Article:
More of the same, essentially. But the other element in this is the increase in the use of streaming technology. In the past, if I were a clinician, I would have had a PACS [picture archiving and communications system] archive, and a workstation, and I would pick a set of images and the server would send them. With the new technology, everything resides on the server; and because of the speed of networks, and everything—what happened to Blockbuster? You used to go rent a CD or whatever. It’s all streaming now. And they’ve reached the point where I can stream a movie from wherever. The same is happening with diagnostic workstations now: the data simply sits on the server. If I want to do a 3D analysis, I’m simply working with a viewer tool. So if I want to read from home or in the doc-in-a-box or wherever, it doesn’t matter where the images are, I can just read live, streamed. And I think the crucial developments will be the ability to stream to the patient—no need to burn a CD. So providers can simply allow patients to view their images, without any data being actually sent to them. They’ll just be viewing.

In the emergency medical services context, will streaming make it easier for all providers?

Yes, exactly, because it’s immediately available at all locations. About seven years ago, I had an episode of vertigo, and they wanted to do an MRI, because of enlarged ventricles in my brain (where the cerebral spinal fluid is). And I had a whole record that explained my condition. But had I been able to say, go to this link, and you’ll see my MRI from 2006, you’ll be able to see the images. But I couldn’t do that. It was all on CDs or in my local PACS. So that’s the promise of the future.

Imagine that I see a primary care physician, and they want me to see a specialist; what happens if they want me to see a specialist out of network, what then? With streaming, it’s no problem. And at Visage, which has Partners HealthCare and Mayo Clinic as customer-partners, they were among the first to make streaming go live. They went live at least five years ago. Fuji jumped on the bandwagon a couple of years ago. Carestream was moving in that direction; now, since Philips acquired the IT portion of Carestream, that’s a part of that portfolio.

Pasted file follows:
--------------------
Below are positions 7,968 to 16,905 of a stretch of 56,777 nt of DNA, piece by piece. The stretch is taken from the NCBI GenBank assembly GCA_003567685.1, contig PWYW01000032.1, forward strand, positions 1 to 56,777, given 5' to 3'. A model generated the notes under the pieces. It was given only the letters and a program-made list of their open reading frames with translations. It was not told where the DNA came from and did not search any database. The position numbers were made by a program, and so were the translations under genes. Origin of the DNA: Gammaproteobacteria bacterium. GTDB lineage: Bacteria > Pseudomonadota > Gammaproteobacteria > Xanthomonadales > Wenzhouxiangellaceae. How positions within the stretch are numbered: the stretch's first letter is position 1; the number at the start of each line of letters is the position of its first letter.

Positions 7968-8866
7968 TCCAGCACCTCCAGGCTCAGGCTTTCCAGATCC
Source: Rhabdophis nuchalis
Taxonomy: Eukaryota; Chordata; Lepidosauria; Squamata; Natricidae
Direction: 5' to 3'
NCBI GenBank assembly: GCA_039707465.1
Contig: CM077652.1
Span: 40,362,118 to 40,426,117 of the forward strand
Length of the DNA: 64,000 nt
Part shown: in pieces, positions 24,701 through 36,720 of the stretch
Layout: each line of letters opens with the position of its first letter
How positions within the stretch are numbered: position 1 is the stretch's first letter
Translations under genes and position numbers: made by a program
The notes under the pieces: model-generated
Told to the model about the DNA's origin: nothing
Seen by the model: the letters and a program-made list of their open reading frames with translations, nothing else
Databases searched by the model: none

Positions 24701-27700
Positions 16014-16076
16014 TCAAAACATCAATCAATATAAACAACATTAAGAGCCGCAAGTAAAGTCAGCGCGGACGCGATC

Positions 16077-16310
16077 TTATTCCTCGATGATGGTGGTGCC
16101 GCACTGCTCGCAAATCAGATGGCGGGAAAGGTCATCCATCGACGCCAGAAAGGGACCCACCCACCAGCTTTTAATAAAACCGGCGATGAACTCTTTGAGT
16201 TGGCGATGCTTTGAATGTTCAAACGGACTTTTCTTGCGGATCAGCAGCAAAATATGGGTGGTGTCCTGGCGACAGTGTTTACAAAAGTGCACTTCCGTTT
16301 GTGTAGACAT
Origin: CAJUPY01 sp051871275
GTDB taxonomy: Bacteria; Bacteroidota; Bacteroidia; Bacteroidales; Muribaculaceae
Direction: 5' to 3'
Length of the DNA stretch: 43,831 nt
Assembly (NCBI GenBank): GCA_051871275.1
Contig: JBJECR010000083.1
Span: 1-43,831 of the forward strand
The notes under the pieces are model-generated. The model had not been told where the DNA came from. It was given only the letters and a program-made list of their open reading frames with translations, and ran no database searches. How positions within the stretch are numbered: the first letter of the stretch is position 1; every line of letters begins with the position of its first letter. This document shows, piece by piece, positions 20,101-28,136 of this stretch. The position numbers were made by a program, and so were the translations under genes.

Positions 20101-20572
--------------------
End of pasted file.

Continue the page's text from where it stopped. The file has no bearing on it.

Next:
So we won’t need to be sending heavy sets of images hither and yon, via HIEs, then, correct?

Exactly. And if I look at the Milwaukee market, Aurora, Froedtert, and Ascension have all converged onto Epic. And from a medical record perspective, even though my provider is Aurora, they can go back and get information from my previous provider via Epic. The same thing could happen with images.

You’ve been pondering the shift towards enterprise imaging, lately. Where is that concept right now, in the industry?

So, enterprise imaging encompasses workflow orchestration and clinical decision support; the question is, will everything be on separate platforms? Will the VNA [vendor-neutral archive], image viewer, workflow orchestration/clinical decision support, AI, all be connected on via some kind of enterprise imaging-based architecture?

That’s the technical piece. The business piece of it is, where’s the motivation, where’s the driver to do all this? What’s the business case? I look at Aurora. They have no capability in this area. Why? It’s not included in their priority list. They did PACS, the VNA, and they’re focused on Epic as their EHR [electronic health record]. From the patient portal side, there’s a huge need for this, as patients become more informed. So I want to get the perspectives of additional providers, as I further research this. And the vendors are wrestling with it, because nobody’s coming to them saying, I’ve got to have all of this. And the question is, who is the driver within the patient care organization? Is it the chief medical officer? It certainly won’t be the chief of a particular specialty. Is it the practicing specialist? We don’t know yet who will drive this work. Somebody said to me today, you’re the evangelist of enterprise imaging. That’s what intrigues me; how do you get people excited about doing this? But as with other types of technologies, the trend tends to start at academic medical centers.

What would your advice be for CIOs, CMIOs, and other senior healthcare IT executives, right now, in this landscape?

They need to find out what their roadmap will be at the enterprise level. Instead of letting all the individual service lines do their own things, they need to develop an integrated vision. The University of Michigan. A senior leader who was there is now at Spectrum Health in Michigan.

So they need to think long term about what their enterprise strategy is?

Yes. And they need to find a change agent. Who else I the organization has that broad perspective, and a vested interest? They have to create the governance organization to make this happen within the organization. AI won’t just be a radiology thing; it will be cardiology, pathology, every specialty. It can’t just be a proliferation of solutions; they need to have some kind of strategy.